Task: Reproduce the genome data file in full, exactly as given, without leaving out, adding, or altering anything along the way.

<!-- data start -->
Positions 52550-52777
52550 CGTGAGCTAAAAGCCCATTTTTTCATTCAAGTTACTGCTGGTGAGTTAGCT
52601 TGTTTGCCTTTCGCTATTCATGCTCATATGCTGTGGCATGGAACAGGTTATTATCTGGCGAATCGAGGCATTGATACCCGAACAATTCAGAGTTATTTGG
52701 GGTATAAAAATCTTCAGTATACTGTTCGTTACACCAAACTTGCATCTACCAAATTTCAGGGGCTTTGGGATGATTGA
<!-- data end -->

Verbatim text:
Positions 52550-52777
52550 CGTGAGCTAAAAGCCCATTTTTTCATTCAAGTTACTGCTGGTGAGTTAGCT
52601 TGTTTGCCTTTCGCTATTCATGCTCATATGCTGTGGCATGGAACAGGTTATTATCTGGCGAATCGAGGCATTGATACCCGAACAATTCAGAGTTATTTGG
52701 GGTATAAAAATCTTCAGTATACTGTTCGTTACACCAAACTTGCATCTACCAAATTTCAGGGGCTTTGGGATGATTGA